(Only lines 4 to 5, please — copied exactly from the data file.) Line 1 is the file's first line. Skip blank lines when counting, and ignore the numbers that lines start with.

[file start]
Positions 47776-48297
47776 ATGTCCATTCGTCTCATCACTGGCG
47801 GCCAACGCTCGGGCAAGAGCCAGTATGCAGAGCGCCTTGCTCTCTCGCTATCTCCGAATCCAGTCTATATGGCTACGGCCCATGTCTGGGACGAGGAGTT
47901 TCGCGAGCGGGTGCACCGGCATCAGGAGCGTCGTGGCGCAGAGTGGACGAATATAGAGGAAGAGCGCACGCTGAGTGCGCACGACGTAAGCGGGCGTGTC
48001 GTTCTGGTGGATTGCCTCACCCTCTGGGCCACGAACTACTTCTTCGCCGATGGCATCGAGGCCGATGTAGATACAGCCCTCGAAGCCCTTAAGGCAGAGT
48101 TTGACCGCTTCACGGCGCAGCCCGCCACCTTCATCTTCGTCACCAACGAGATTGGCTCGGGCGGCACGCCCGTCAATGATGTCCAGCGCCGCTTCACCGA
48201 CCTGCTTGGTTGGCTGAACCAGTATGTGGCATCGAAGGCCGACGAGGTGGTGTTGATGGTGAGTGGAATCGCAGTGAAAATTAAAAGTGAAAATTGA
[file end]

47901 TCGCGAGCGGGTGCACCGGCATCAGGAGCGTCGTGGCGCAGAGTGGACGAATATAGAGGAAGAGCGCACGCTGAGTGCGCACGACGTAAGCGGGCGTGTC
48001 GTTCTGGTGGATTGCCTCACCCTCTGGGCCACGAACTACTTCTTCGCCGATGGCATCGAGGCCGATGTAGATACAGCCCTCGAAGCCCTTAAGGCAGAGT